"I wronged you," said Cary, with emotion. "I doubted you, and I have been most wretched in the doubting. Forgive me!"

"You wronged me, yes!" she cried. "But am I the only one you've wronged? Oh, I see, I see what since that night you have thought of Lewis! It was the next day that you quarrelled in the coffee house! Oh, all these months, have you been mistrusting Lewis Rand, believing him concerned with that man, suspecting him of—of—of treason? There, too, you are mistaken. Listen!"

She came closer to him, all colour, light, and fire against the dark cedars. "I am going to tell you. You are generous, open-minded, candid, fair—you will understand, and you will know him better, and you and he may yet be friends! I have that at heart—you would hardly believe how much I have that at heart. Have you been dreaming of Lewis Rand as the aider and abetter of Colonel Burr's designs, whatever they may be! as a conspirator with him against the peace of the country, against Virginia, against the Republic? You have, you have,—I read it in your face! Well, you are wrong. Oh, I will tell you the clean truth! He was tempted—he saw below him the kingdoms of the earth—and oh, remember that around him are not the friendly arms, the old things, the counsel of the past, the watchword in the blood, the voice that cries to you or to my uncles and so surely points to you the road! I will tell the whole truth. I will not say that his mind sees always by the light by which we rest. He has come another way and through another world. How should he think our thoughts, see just with our eyes? He has come through night and hurrying clouds; his way has been steep, and there are stains upon his nature. I that love him will not deny them! He was tempted as Ludwell Cary would not have been. Oh, perhaps if I had not been there, he would have made his compact. But I was there! and I besought him—and that night he swore to me—"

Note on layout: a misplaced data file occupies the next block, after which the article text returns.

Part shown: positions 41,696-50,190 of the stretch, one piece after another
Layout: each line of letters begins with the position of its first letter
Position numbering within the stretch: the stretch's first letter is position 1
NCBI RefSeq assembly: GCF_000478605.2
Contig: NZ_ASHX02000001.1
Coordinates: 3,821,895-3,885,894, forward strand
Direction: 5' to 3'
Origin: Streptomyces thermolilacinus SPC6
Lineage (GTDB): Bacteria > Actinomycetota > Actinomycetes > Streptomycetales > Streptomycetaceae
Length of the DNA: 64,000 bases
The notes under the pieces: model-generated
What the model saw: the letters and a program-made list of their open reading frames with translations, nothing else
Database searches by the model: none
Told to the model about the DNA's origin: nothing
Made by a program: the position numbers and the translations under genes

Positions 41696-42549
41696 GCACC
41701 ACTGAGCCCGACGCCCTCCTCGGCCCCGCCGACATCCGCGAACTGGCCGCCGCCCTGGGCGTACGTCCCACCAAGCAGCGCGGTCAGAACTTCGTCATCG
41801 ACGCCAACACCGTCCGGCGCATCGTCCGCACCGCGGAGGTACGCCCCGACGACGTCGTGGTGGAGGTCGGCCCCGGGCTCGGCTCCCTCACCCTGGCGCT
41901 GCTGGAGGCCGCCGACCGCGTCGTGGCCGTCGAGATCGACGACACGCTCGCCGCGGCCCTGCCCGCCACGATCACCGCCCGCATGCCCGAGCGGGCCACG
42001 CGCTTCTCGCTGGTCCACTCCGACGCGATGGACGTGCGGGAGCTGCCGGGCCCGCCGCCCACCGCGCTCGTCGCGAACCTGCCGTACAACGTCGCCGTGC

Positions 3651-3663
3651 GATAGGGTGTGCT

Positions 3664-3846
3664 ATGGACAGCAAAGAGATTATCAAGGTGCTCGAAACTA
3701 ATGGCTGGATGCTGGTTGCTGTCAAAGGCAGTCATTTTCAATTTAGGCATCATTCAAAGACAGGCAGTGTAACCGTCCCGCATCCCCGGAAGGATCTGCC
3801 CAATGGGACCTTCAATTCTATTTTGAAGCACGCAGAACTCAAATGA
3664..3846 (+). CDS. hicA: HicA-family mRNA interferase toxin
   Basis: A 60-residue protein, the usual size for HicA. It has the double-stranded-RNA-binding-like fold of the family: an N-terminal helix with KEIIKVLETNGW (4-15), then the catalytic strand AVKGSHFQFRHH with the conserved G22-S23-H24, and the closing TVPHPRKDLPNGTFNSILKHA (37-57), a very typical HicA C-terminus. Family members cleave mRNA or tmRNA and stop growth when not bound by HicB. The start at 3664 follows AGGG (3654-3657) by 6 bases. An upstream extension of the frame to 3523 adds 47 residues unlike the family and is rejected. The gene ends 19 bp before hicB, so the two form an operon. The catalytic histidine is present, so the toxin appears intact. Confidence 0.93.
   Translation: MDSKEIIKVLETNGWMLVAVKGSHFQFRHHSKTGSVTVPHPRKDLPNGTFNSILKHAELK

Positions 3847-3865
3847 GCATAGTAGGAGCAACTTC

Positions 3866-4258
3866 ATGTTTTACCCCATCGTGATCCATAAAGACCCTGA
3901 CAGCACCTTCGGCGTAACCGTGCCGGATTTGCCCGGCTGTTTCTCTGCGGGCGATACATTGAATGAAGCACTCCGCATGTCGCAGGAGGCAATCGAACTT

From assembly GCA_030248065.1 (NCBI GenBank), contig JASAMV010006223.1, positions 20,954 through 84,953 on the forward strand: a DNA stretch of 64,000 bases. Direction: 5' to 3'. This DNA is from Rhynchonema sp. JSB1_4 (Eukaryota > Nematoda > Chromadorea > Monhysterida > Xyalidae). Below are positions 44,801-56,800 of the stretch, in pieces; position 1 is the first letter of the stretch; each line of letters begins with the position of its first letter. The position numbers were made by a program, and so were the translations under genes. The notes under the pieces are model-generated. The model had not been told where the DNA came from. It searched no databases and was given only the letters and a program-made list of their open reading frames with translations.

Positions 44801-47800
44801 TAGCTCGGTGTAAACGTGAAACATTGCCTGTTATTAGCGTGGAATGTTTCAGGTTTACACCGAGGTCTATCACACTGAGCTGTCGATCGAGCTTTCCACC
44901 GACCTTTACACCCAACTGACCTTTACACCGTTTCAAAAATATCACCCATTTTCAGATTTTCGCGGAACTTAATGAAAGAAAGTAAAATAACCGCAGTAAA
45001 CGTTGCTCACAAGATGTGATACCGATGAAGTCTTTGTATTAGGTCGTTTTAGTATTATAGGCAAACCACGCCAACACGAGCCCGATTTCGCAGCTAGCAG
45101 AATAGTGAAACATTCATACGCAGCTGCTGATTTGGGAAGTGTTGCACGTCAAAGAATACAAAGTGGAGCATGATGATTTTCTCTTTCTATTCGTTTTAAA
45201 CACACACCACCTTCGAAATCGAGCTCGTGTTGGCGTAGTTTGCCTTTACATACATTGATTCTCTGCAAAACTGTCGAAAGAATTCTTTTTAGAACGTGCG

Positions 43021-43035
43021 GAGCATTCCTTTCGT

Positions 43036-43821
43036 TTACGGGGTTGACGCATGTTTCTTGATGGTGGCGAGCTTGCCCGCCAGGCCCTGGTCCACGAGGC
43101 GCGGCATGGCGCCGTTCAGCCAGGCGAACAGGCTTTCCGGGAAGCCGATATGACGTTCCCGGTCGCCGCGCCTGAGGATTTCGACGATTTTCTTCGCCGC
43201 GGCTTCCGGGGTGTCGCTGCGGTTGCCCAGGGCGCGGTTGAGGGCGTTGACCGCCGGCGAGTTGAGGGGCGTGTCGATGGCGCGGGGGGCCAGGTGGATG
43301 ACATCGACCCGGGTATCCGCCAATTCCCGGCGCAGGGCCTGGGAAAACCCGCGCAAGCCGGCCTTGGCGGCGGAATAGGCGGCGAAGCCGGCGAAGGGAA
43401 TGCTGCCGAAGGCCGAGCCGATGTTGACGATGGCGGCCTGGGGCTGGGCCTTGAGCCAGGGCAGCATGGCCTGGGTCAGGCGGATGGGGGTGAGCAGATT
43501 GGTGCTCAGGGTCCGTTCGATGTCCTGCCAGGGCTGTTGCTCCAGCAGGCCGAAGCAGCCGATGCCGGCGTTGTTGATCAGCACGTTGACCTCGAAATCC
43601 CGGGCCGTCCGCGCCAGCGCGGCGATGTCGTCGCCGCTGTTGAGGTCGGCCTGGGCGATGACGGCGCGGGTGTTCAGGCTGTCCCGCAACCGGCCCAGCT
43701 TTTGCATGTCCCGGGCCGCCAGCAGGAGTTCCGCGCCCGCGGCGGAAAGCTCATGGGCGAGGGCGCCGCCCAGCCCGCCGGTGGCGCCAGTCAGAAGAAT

Cary threw out his arm with a cry. "Stop, stop! I take God to witness that I never thought of this!"

She went on, unheeding. "He swore to me that whatever in that world of his he had thought of Aaron Burr and of his projects, however keenly he had seen the dazzling fortune that lay in that western country, yet, as I had left my world for his, so would he leave that night, in this, his world for mine! And he did so—he did so that night before the dawn!"

She raised her hand to her eyes and dashed away the bright drops. "You have done an injustice. All this time you have thought him what that night you called Aaron Burr. I know not where Colonel Burr is now, but since the night of the nineteenth of February, he and my husband have had no dealings."

"My God!" said Cary, in a low voice; then, "This is all your assurance?"

"All?" she echoed proudly. "It is enough."

He turned away and, walking to the edge of the wood, stood there, striving for some measure of self-command. His hands opened and shut. Lewis Rand was a perjured traitor, and it only remained to tell Jacqueline as much.